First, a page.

If a foreign company is generally entitled to full or partial relief from withholding tax, the relief shall not be granted if individuals resident in a non-cooperative tax jurisdiction directly or indirectly hold an interest in the company with an aggregate interest of more than 10%.

Extension of nonresident tax liability

Compared to the current regulation, the nonresident tax liability is to be extended to income from financing relationships, from insurance and reinsurance services, from the provision of other services and from trade if the income is received by a company or individual resident in a non-cooperative jurisdiction and is being deducted as an expense in Germany. The tax on the related payments is to be withheld at source at a rate of 15% and paid to the Federal Central Tax Office.

Taxation of dividends

For dividends and capital gains that stem from a corporation resident in a non-cooperative tax jurisdiction, the tax exemption for corporates pursuant to Section 8b Corporate Income Tax Act and comparable provisions in tax treaties as well as the flat withholding tax rate of 25% for individuals and the 40% exemption for partnerships do not apply. However, the taxpayer may prove that the distributions result from amounts that have already been – under the new bill – subject to domestic withholding tax at the level of the distributing company or that the deduction of expenses has already been denied for the respective amounts.

Increased obligations to cooperate

Where German taxpayers maintain business relations or investments in or with reference to a non-cooperative tax jurisdiction, the proposed new rules stipulate increased obligations to cooperate in terms of documentation and disclosure.

The new rules require for example documentation as to type, content and scope of business relations (in particular the purchase of goods or services, financing relationships, insurance relationships, transfer of use and cost allocations). Documentation must be prepared and provided to the competent tax office or, in certain cases, to the Federal Central Tax Office within one year after the end of the business year.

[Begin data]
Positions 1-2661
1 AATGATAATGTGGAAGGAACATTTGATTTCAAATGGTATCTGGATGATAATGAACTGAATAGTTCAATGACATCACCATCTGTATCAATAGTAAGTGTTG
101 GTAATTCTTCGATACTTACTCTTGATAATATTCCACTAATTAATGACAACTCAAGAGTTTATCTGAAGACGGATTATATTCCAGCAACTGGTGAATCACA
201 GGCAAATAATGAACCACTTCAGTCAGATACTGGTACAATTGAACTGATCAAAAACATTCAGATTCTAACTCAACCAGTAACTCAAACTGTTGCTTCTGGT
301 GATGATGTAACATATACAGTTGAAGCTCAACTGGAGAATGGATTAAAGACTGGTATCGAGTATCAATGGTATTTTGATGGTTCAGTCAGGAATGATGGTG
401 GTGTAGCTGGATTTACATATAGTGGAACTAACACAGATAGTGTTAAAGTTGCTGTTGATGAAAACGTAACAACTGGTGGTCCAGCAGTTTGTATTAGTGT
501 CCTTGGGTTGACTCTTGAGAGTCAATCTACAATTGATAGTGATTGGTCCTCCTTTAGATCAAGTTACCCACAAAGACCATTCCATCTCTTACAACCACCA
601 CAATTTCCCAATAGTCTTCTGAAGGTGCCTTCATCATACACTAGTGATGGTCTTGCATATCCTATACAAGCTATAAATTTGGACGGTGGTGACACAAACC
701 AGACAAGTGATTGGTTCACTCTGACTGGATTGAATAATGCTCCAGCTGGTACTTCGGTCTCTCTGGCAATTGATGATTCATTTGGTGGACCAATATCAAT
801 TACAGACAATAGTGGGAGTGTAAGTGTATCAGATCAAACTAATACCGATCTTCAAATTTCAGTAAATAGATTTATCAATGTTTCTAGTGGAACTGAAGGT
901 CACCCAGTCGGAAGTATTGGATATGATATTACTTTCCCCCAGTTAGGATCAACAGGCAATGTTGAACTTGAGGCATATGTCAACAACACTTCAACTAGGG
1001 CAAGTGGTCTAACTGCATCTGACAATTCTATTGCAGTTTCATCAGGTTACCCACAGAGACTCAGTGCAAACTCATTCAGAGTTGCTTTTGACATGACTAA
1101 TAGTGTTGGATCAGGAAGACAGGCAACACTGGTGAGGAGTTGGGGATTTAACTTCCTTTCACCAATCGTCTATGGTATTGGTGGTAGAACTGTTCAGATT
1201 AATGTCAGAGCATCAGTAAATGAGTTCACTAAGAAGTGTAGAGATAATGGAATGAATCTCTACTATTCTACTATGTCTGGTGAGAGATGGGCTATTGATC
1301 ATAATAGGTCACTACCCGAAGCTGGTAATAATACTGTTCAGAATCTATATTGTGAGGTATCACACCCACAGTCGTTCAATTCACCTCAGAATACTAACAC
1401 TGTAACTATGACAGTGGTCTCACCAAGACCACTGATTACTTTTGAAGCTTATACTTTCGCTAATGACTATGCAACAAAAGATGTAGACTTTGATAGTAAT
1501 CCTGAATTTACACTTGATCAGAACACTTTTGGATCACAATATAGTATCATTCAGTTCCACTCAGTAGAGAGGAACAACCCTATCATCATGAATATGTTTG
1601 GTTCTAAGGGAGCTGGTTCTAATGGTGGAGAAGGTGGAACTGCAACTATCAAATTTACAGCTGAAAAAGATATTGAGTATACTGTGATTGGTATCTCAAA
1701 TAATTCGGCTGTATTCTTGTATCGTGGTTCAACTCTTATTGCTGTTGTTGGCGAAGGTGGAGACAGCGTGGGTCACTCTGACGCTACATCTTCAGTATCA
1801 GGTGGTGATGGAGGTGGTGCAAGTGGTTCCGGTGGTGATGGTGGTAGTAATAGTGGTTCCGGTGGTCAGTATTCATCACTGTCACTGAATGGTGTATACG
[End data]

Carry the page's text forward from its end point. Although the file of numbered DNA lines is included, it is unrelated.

Where the requested data is not provided, the tax authorities are entitled to estimate based on simplified methods, which may result in an adjustment of taxable income. Within such estimates, it can generally be assumed that relevant income exists or is higher than the declared income.

Violations of the cooperation obligation may also be sanctioned as an administrative offense and a corresponding fine may be imposed.

In addition, the tax authorities can order a tax audit if the taxpayer does not meet his/her increased obligations to cooperate.

New obligations for customers according to the Financial Account Information Exchange Act

Furthermore, the proposed new Section 3a Financial Account Information Exchange Act (Finanzkonten-Informationsaustauschgesetz) would impose obligations on both existing and new account holders of reporting financial institutions. According to the draft bill, the account holders have the obligation to provide self-assessments and supporting documents correctly and completely and notify the reporting financial institutions if the relevant circumstances change.

Finally, a failure to comply with the obligations in connection with the financial account information exchanges will qualify as an administrative offense and can be sanctioned with a fine.


If enacted, the new rules are to be applied as of 1 January 2022 and irrespective of possible conflicting treaty provisions (treaty override). For jurisdictions not yet included on the EU List as of 1 January 2021 but added later, the law is to be applied as of 1 January 2023. The legislative process is expected to take place through the summer.

The planned legislation adds more meaning to changes on the EU List. It also requires closer monitoring of “grey-listed” jurisdictions such as Turkey and the possibility that it is added to the EU List.

For additional information with respect to this Alert, please contact the following:

Ernst & Young GmbH

  • Christian Ehlermann, Munich 
  • Daniel Kaeshammer, Freiburg 

Ernst & Young LLP (United States), German Tax Desk, New York

  • Tobias Appl 
  • Lukas Kronen
  • Tamara Haydu 

For a full listing of contacts and email addresses, please click on the Tax News Update: Global Edition (GTNU) version of this Alert.